I have got a hard disk with problems. HD Tune shows a lot of bad blocks and CHKDSK fix it, but the disk isn't accessible via Windows Explorer. I will replace that disk, but I need recover some files first. I tested Recuva, and happily it can see deleted files in the damaged disk. But it's my question, I didn't need deleted files, but the current files in "Users" folder. If Recuva can access deleted files, surely I can use another software to access the actual data. But I don't know that software I can use in that level.


  • I can view the HD via BIOS;
  • I cannot access the HD via Windows Explorer, but it is list there;
  • I can access the HD via Piriform Recuva;

I thank you for any help.


There's a difference between physical corruption (bad blocks, surface errors, wear out due to age, etc) and logical errors, where the hardware is perfectly fine but the data structure to the files is damaged and the system can't read the files. Files deleted by accident can be considered to be in the second category.

Any data recovery software will be of use only in the second case. Nothing can help you if your HDD is physically damaged (well, there are some extreme measures, such as replacing the logical board, but it's stuff not to be done at home).

In your case, your seem to be having both physical and logical issues. I recommend you use Recuva (or another data recovery tool) to copy the files to a second, separate HD - remember, never perform data recovery saving the files to the same HDD.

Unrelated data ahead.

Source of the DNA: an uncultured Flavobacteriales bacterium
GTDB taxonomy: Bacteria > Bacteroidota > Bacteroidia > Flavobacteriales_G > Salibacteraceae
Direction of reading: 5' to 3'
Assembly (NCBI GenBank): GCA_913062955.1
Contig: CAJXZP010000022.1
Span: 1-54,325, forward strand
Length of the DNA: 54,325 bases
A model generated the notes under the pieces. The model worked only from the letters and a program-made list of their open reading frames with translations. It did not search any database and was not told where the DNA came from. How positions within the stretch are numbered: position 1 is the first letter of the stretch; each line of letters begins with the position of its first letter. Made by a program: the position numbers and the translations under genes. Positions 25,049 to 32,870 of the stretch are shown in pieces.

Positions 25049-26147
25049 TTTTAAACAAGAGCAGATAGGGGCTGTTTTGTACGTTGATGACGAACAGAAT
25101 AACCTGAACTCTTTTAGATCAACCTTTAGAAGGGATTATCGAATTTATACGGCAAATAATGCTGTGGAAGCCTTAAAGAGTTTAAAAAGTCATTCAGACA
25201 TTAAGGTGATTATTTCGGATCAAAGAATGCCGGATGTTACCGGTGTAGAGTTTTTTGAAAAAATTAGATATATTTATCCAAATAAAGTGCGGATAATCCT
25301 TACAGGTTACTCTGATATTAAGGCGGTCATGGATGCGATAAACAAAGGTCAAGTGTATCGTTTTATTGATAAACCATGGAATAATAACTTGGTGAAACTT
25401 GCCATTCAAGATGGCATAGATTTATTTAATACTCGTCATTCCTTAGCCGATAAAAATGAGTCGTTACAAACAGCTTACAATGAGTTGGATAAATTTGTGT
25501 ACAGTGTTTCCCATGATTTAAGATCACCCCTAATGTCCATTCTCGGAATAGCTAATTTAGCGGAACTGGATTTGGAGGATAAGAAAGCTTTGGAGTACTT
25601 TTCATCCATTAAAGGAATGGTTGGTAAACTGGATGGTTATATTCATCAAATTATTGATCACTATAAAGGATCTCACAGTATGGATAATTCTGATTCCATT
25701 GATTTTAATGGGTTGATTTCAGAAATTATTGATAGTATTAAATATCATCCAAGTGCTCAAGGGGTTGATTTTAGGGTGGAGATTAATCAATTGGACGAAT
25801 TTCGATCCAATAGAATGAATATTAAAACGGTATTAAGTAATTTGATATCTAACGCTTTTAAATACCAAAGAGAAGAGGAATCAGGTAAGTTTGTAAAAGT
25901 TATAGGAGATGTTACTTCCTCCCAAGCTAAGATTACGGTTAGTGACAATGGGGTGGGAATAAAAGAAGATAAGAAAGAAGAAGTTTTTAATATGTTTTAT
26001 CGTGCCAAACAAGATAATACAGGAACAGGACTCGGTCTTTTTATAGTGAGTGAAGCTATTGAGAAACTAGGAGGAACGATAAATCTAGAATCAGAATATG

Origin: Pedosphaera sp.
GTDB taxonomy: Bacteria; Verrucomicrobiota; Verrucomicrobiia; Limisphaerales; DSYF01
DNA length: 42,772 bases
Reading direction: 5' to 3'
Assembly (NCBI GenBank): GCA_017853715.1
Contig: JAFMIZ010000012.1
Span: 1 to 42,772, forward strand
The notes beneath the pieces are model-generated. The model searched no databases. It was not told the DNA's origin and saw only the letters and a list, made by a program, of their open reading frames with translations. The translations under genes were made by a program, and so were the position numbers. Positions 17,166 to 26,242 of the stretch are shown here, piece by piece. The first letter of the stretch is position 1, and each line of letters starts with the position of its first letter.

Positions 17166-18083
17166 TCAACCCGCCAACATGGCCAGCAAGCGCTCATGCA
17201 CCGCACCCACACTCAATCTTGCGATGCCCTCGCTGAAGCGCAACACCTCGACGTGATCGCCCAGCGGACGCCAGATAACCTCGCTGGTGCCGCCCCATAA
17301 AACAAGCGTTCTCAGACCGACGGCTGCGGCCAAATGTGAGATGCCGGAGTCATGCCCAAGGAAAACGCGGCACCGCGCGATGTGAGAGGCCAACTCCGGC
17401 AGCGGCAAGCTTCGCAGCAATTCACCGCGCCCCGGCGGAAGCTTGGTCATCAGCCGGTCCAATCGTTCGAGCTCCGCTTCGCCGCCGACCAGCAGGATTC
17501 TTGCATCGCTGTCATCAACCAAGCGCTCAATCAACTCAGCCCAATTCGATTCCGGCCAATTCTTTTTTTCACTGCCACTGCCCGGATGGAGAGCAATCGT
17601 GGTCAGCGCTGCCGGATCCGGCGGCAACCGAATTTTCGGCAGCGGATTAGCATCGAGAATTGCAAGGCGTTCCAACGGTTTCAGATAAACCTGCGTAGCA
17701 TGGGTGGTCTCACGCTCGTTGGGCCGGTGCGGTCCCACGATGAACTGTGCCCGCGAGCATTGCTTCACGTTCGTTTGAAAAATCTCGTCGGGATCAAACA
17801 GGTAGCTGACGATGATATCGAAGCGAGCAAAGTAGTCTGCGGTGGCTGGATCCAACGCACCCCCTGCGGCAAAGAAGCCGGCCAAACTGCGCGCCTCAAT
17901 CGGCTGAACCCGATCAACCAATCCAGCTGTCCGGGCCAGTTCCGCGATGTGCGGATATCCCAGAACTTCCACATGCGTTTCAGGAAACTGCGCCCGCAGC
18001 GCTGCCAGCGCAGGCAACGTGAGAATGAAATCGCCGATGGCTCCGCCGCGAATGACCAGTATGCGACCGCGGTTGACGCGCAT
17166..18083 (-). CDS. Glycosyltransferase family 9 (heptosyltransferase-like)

As for your specific case, in order to use Recuva to recover files that weren't deleted but just unacessible, mark the "scan for non-deleted files" checkbox, see image below:

enter image description here

  • I'm a Brazilian guy too ^^. But as I stated in the question, Recuva recovers deleted data, and it isn't the case. I need the actual data. – Click Ok Oct 5 '13 at 23:43
  • 1
    @ClickOk I have updated my answer. Boa sorte! – That Brazilian Guy Oct 5 '13 at 23:49
  • Que Golaço! Valeu mesmo! Thank you very much! – Click Ok Oct 6 '13 at 0:10

You may want to try a Linux distro in Live mode. Specifically, a "Rescue Disk." Based on the brief descriptions there, Plop Linux might be your best bet, but don't hesitate to try more than one.

  • If you use a Live CD / USB, remember to never save the recoverd files to the same HDD. EVER. – That Brazilian Guy Oct 5 '13 at 23:42
  • 2
    @ThatBrazilianGuy uhmm... it doesnt matter what you use to recover the files... you should never recover the files to the disk you got them from......... a Live Linux cd is the way to do it. livecdlist.com – Logman Oct 6 '13 at 1:06
  • you would never want to install or run any application on a hd that is failing.... which is why you should use a Live Linux cd. Sometimes you will get only one chance to get the files you want. .. then bios will never see the drive again and you will never get the files. – Logman Oct 6 '13 at 1:13

If you're willing to spend some money, you can pay a data recovery company to look at the hard drive for you.

  • Totally agree! 300€ in Europe for a normal HDD recovery within 2-3 days is the standard afaik (should be different in Southern America). Totally worth the money for business data, but for private stuff... I don't know. – Sliq Feb 3 '14 at 18:01

protected by slhck Jan 8 '14 at 6:54

Thank you for your interest in this question. Because it has attracted low-quality or spam answers that had to be removed, posting an answer now requires 10 reputation on this site (the association bonus does not count).

Would you like to answer one of these unanswered questions instead?

Not the answer you're looking for? Browse other questions tagged or ask your own question.